- Marx and the morality of capitalism Virgil Storr, Liberty Matters
- Adam Smith’s two economies Chris Dillow, Stumbling & Mumbling
- 2002 essay on Columbus and the New World Charles Mann, the Atlantic
- Polish plans for an American military base, pros and cons Michael Kofman, War on the Rocks
- Imagining post-abortion America Rachel Lu, the Week
- A visit to Noah’s Ark Stephen Cox, Liberty Unbound
- Adam Smith as centre-left economist (and nothing else) Branko Milanovic, globalinequality
- Tequila and US-Mexican security relations Raúl Benítez Manaut, War on the Rocks
Here is a list of things I love about capitalism. Before presenting the list, it is important to say what I mean about capitalism. By capitalism, I mean free market capitalism. I don’t mean oligarchic capitalism (as it is very common in Latin America), state capitalism (communist countries) or Crony capitalism (sadly, more and more prevalent in the US). What I mean by capitalism is a system consistent with personal choice, private property, and voluntary exchange. The system Adam Smith described in Wealth of Nations. With that in mind, here is the list:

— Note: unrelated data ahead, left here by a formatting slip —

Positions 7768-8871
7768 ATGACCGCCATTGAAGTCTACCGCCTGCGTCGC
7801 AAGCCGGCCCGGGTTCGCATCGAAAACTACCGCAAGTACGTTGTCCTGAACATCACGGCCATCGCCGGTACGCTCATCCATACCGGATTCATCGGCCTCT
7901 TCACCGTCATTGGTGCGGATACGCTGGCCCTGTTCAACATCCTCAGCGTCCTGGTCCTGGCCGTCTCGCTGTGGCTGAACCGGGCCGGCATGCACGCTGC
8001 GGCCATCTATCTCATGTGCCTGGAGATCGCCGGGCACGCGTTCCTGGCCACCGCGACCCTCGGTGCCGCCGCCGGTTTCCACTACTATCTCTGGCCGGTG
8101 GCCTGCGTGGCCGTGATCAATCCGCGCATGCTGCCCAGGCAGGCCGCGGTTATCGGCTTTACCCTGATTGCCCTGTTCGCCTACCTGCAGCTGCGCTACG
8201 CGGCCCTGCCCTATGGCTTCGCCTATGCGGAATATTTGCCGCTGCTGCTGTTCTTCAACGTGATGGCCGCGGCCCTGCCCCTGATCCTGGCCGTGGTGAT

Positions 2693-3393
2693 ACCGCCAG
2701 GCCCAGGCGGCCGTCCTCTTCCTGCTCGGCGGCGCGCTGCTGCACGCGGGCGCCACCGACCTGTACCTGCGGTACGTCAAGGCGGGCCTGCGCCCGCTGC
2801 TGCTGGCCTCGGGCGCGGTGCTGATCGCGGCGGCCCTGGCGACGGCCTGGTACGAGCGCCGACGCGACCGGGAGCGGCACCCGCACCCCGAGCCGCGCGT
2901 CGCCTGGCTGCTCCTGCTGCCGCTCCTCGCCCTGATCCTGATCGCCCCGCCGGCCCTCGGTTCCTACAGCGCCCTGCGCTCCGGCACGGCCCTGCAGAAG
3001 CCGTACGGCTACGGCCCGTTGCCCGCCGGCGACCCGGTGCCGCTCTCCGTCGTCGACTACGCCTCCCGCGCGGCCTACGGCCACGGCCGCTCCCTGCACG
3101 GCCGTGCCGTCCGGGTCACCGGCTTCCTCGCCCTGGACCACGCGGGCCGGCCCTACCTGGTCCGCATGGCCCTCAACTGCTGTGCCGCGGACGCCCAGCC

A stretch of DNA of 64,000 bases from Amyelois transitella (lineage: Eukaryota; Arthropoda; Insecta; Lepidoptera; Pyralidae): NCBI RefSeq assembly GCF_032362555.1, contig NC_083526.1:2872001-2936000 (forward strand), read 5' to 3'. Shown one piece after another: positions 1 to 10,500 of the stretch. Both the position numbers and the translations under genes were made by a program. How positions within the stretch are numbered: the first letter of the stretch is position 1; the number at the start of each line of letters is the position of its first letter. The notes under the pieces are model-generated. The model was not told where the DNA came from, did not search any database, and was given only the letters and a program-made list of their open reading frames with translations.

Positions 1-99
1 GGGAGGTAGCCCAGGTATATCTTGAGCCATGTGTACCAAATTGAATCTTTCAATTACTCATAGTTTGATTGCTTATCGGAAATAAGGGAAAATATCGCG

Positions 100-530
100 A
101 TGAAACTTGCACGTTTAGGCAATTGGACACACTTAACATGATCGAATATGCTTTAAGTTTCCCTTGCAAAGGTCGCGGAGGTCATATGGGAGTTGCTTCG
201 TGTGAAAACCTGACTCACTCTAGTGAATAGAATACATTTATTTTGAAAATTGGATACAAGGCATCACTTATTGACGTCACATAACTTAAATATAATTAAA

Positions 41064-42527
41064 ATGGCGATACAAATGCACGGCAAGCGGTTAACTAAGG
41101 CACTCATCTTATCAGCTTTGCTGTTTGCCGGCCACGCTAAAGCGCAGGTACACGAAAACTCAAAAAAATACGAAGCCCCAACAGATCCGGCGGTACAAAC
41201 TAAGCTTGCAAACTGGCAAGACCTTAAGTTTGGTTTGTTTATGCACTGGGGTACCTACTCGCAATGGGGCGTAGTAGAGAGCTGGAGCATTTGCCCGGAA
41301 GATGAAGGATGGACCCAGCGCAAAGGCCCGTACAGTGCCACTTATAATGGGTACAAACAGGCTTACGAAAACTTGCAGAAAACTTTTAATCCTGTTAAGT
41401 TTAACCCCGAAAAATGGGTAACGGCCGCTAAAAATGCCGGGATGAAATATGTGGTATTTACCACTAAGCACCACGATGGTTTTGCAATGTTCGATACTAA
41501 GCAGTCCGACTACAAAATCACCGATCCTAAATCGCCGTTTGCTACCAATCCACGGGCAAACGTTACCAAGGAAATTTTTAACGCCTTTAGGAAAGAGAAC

capitalism is true to human nature;
capitalism (slowly but surely) produces (immense amounts of) wealth;
capitalism is (more or less) stable;
capitalism helps the ones who need the most;
capitalism allows us to help others in need;
capitalism reduces violence;
capitalism reduces the incidence of wars;
capitalism breeds cosmopolitanism;
capitalism makes a better use of natural resources;
capitalism produces more beautiful cities;
capitalism is consistent with the Bible.
That’s the subject of my latest over at RealClearHistory. Peep game:
The refusal of the colonies to pay for the war they initiated also led to the flare up of a simmering tension between elites on both sides of the British Atlantic: representation. The colonists wanted to send representatives to London and have them participate as full members of the body politic. The elite on the islands, however, were openly disdainful of American elites and probably did not want to disperse their power even more thinly by admitting new seats. Adam Smith was especially prescient on this matter, actually arguing that London could avoid most of its trouble by simply admitting American representatives to parliament.
Please, read the whole thing.